“There have been a number of wāhine who have been courageously vulnerable which I don’t think I was ready for, and I really honour those wāhine for sharing that because it is those truths about our lives we learn most from. When I think about Hinewirangi Kohu-Morgan [talking] about being a sexual abuse survivor from the age of nine, or Ninakaye Taane-Tinorau talking about her life as a stripper and being 18 years sober. I’ve been in awe of them sharing those depths.”
She says a conversation with Aqui Thami, a Janajāti activist and artist from the Himalayan region, helped open her eyes to the different experiences of wāhine Māori to wāhine of other Indigenous cultures.
“I was surprised to learn from Aqui Thami that there is a difference between Indian and Indigenous Indian women. Indigenous Indian women aren’t even part of the caste system. Many of them are slaves on tea plantations, they live in militarised communities. When you think of oppression of Indigenous women around the world, we as a society haven’t even scraped the surface of what that means for them.”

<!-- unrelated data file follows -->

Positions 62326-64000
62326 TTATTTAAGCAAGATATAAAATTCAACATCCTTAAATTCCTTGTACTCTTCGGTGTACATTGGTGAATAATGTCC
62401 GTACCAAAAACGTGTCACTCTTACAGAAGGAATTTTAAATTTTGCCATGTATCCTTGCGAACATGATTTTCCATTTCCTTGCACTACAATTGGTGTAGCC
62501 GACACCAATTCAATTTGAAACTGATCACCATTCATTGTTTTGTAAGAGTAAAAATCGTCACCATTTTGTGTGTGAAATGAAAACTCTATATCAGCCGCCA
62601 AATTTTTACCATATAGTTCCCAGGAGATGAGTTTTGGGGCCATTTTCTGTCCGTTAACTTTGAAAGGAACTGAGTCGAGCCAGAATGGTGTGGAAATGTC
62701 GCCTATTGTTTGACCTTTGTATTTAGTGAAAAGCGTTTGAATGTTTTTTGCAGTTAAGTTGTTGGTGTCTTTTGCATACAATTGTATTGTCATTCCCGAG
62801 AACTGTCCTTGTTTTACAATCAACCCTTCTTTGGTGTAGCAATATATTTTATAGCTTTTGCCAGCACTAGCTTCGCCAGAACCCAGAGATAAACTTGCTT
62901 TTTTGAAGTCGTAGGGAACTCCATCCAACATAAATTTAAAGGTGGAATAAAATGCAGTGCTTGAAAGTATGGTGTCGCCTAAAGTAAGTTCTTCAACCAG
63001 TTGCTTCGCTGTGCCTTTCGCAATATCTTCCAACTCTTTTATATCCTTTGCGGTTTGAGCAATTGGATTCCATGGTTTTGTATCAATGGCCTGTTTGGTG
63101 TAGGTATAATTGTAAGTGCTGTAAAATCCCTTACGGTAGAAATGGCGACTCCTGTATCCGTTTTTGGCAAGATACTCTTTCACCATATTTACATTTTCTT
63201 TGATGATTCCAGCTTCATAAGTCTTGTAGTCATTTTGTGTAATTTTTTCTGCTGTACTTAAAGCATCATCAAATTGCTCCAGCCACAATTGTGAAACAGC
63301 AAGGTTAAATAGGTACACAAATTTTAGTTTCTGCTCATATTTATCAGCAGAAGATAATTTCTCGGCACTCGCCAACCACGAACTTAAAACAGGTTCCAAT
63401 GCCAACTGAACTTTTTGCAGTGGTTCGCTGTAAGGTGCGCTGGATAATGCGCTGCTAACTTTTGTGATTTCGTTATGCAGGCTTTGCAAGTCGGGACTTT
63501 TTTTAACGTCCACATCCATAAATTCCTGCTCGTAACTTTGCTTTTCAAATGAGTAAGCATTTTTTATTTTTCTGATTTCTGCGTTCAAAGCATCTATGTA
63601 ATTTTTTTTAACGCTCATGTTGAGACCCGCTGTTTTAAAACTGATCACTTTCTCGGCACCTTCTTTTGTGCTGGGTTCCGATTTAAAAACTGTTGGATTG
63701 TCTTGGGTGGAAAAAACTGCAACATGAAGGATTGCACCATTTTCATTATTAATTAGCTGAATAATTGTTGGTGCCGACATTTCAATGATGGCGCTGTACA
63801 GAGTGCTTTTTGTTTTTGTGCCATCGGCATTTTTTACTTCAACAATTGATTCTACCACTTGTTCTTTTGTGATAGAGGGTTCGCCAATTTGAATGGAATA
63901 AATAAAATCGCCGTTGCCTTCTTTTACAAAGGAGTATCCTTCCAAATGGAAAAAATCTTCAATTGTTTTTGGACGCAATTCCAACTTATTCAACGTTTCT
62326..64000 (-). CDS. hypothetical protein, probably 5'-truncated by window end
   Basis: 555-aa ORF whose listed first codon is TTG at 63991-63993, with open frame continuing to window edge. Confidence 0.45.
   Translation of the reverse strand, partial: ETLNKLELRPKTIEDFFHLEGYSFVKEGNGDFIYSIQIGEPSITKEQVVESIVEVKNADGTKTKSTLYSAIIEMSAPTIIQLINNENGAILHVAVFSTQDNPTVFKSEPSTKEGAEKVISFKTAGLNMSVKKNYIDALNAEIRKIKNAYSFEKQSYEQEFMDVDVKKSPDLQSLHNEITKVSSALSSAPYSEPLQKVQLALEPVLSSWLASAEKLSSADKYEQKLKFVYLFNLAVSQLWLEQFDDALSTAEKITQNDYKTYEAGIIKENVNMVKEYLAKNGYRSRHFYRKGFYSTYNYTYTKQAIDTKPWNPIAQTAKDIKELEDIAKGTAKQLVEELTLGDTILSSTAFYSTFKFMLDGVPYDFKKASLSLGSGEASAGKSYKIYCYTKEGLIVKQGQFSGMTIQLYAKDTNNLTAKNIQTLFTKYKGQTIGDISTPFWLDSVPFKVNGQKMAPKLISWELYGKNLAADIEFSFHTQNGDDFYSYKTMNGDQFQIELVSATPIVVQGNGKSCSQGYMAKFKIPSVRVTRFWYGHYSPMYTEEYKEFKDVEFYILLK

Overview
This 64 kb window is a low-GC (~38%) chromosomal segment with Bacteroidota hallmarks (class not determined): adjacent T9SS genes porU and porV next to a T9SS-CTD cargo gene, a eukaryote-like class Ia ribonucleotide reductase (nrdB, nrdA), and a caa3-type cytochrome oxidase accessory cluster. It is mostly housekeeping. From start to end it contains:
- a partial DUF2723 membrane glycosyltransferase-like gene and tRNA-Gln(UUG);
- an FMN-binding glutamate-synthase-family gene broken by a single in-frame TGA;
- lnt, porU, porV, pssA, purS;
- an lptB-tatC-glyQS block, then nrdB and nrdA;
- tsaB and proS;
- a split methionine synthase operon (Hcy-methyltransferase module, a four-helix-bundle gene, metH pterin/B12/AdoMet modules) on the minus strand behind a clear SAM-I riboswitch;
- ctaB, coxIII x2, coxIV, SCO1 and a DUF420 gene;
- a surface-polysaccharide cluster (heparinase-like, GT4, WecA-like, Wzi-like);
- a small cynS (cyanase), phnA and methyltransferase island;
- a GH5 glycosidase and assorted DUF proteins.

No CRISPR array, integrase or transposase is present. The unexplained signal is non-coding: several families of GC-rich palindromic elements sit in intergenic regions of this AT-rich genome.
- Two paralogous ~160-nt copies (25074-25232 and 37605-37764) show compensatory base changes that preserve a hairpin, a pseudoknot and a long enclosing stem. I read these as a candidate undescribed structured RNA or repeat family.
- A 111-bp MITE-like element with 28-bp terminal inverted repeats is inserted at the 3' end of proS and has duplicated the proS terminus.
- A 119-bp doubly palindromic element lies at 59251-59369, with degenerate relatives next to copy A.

Born and raised on her papakāinga in Ihumātao, Matata-Sipu has been on the frontline of the fight to save the contested land there since well before it was controversially bought by Fletcher Building for an ill-conceived housing development. When police moved in to evict the occupation of Ihumātao on July 23, 2019, she put everything on hold to be on her whenua full-time, working tirelessly behind the scenes to progress the movement. While it was her cousin Pania Newton that became the most recognisable face of the movement, Matata-Sipu ran the comms and strategy to create a safe environment for the occupiers, and ensure as many people as possible heard the call and came to support the cause.
To help her keep her business and the Nuku kaupapa afloat, she has a team of women that she says are the reason the project continues to live.
Matata-Sipu’s long-time friend Mel Skelton, who has her own salon in Mt Albert, takes care of each wāhine’s hair and make-up for their photoshoot. Production manager Julia Espinoza takes care of scheduling and has made it possible for Nuku to meet wāhine in Wellington, Christchurch, Blenheim, Waikato, Bay of Plenty and Te Tai Rāwhiti. And she says a young videographer, Taylor Aumua, who started as an intern has since made herself indispensable.
“Right from the beginning I’ve had Taylor working with me – she’s a Fijian Sāmoan wahine who I met when we were both contracting for another organisation and we realised we were both going to be bridesmaids at the same wedding,” she laughs. “She was a young journalist working for Tagata Pasifika and she was really passionate about archaeology and Pacific history and wanted to learn more about video.